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Old 04-06-2012, 12:26 AM
 
Location: Victoria TX
38,753 posts, read 38,368,458 times
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Is there one book that stands out that you've read in the past year or two? One that you might add to your short list of the best books ever? (Name two if you can't break the tie.)

I'm going to name two, because they are so different that I can't break the tie:


Abraham Verghese, "Cutting for Stone"

(For stylish brilliance and literary excellence)

Stieg Larsson, "The Girl with the Dragon Tattoo"
et seq.
(For the story that I couldn't put down.)

Last edited by jtur88; 04-06-2012 at 12:37 AM..
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Old 04-06-2012, 12:33 AM
 
Location: Asheville, Nc
3,875 posts, read 2,439,206 times
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Quote:
Originally Posted by jtur88 View Post
Is there one book that stands out that you've read in the past year or two? One that you might add to you short list of the best books ever? (Name two or three if you can't break the tie.)

The Once And Furture King by T.H White. I read it when I was 11 sence then I've always had a copy of the book to read. This booked got my started in reading fanasty. I judge all books based off this one. If I had children this is one book I'd pass down to them.
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Old 04-06-2012, 06:21 AM
 
Location: Bangor Maine
3,439 posts, read 3,141,033 times
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"11/22/63" by Stephen King. Held my interest completely and it wasn't a horror story. Not all of his books are horror. His sense of humor comes through here.
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Old 04-06-2012, 10:31 AM
 
Location: New England
371 posts, read 262,834 times
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Just finished The Light Bearer by Donna Gillespie, a great historical fantasy in vein of Diana Gabaldon's Outlander books - still awesomely melodramatic, but somewhat less corny.
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Old 04-06-2012, 11:00 AM
 
428 posts, read 165,075 times
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Graham Greene's The Power and the Glory
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Old 04-06-2012, 02:11 PM
 
Location: Colorado
4,267 posts, read 7,289,844 times
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I really liked Cutting For Stone, as well as A Reliable Wife by Robert Goolrick, The Elegance of the Hedgehog by Muriel Barbery, Hell is Empty by Craig Johnson, The Cellist of Sarajevo by Stephen Galloway, Generation Loss by Elizabeth Hand and The Memory of Blood by Christopher Fowler.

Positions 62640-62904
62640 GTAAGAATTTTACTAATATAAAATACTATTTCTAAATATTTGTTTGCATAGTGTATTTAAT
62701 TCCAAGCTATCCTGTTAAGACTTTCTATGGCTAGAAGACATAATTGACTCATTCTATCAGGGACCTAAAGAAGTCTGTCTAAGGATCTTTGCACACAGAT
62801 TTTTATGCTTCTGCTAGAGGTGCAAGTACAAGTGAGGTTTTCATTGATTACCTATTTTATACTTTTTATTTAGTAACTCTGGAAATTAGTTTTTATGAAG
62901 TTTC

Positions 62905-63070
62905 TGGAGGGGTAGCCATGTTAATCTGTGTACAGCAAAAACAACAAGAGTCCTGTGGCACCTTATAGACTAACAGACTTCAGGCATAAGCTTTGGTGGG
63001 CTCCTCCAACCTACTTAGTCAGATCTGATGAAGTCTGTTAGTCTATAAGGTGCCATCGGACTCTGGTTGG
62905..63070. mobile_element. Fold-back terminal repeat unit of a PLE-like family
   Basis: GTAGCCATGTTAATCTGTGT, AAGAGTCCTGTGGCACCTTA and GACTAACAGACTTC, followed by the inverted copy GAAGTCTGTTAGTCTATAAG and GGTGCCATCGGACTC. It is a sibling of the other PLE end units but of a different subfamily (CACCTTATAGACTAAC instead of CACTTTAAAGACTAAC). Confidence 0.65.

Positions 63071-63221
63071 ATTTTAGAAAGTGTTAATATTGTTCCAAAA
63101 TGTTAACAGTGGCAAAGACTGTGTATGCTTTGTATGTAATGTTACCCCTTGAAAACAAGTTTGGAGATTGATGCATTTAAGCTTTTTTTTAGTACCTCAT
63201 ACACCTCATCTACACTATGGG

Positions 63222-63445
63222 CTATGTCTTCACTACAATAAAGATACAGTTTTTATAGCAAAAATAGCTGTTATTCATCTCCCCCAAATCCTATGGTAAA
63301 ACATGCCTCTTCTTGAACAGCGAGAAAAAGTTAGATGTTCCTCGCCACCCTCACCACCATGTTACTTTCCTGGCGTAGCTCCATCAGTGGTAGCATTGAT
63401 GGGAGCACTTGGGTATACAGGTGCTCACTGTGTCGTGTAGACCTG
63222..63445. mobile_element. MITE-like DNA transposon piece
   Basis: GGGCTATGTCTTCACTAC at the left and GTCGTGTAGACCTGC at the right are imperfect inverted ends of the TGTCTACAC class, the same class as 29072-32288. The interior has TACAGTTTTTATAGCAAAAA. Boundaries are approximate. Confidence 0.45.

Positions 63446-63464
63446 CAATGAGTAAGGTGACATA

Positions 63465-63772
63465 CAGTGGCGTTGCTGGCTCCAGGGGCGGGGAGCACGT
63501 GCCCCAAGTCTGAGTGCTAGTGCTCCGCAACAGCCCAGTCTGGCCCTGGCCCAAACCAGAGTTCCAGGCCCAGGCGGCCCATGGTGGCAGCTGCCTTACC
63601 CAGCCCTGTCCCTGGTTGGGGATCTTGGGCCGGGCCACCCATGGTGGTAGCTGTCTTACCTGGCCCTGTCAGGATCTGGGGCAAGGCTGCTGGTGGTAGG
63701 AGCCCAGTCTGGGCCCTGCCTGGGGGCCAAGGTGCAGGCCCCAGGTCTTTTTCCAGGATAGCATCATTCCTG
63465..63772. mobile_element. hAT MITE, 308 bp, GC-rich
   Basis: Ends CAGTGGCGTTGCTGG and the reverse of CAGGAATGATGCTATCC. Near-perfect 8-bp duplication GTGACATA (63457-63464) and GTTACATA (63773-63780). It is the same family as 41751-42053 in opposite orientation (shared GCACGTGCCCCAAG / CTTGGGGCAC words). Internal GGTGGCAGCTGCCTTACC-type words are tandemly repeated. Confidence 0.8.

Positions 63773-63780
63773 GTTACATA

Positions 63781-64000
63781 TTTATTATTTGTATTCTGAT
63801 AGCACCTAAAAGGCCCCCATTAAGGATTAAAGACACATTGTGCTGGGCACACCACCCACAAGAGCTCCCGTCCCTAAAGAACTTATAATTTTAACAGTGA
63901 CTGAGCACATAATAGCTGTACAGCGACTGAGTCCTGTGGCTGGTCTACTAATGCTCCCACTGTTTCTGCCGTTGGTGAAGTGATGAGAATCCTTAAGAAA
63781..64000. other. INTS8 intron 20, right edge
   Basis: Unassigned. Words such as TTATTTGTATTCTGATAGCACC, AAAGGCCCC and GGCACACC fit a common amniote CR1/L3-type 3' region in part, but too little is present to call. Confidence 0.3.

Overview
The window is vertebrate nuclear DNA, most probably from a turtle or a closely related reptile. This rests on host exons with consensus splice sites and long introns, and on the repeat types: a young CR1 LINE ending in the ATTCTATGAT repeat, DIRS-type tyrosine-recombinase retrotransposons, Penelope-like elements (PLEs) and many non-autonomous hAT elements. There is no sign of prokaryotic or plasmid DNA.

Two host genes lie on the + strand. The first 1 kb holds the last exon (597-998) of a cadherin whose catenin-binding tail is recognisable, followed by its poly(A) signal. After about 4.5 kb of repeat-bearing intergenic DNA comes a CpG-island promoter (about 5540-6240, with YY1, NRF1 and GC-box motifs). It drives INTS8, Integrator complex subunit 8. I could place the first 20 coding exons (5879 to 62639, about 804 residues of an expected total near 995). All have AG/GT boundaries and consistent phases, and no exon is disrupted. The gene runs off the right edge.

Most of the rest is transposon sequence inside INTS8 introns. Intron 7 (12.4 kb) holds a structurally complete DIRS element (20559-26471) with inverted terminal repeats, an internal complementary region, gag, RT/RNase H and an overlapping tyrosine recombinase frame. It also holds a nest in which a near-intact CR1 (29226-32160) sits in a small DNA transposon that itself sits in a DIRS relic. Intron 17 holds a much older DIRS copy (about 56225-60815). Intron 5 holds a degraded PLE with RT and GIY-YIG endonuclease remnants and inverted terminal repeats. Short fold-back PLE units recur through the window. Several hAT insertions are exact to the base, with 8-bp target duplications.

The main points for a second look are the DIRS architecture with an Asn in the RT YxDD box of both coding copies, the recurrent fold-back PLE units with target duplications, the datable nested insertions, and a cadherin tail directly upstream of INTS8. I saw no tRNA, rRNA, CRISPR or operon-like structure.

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Old 04-06-2012, 07:05 PM
 
Location: Canada
3,144 posts, read 2,697,341 times
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I hate to answer questions like this because I'm sure after I've posted I'll think of other books but the ones that immediately come to mind are The Tiger by John Vaillant - he married a true story to mythology and created a third thing. The book is brilliant.

Then The Name of the Wind and The Wise Man's Fear by Patrick Rothfuss, not only for the story, but for the high quality of language coupled with an understanding of human nature.

I also think Matterhorn by Karl Marlantas is a very good book but he does not have the mastery of language of either one of the two above authors.

The Horse Soldiers was also a very, very good book, better than Matterhorn in its mastery of language.
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Old 04-06-2012, 07:18 PM
 
Location: New York City
2,809 posts, read 3,876,568 times
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The best thing I have read recently is supposed to be for teens, but I read it and loved it. It is called, The True Diary of a Part Time Indian. I highly reccommend it.
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Old 04-06-2012, 08:00 PM
 
841 posts, read 843,306 times
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Quote:
Originally Posted by gimme it View Post
The best thing I have read recently is supposed to be for teens, but I read it and loved it. It is called, The True Diary of a Part Time Indian. I highly reccommend it.
I took this out for my son. It's not a book I'd like to read WITH him but I think it's appropriate for a teen who is different.
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Old 04-07-2012, 08:42 AM
 
Location: New York City
2,809 posts, read 3,876,568 times
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Quote:
Originally Posted by chef.sunny22 View Post
I took this out for my son. It's not a book I'd like to read WITH him but I think it's appropriate for a teen who is different.
My 5th grader considers it one of her favorite books. There were some risque words here and there that she appreciated. I think it's best for a 12yo or older. You don't even need to be different to love it.
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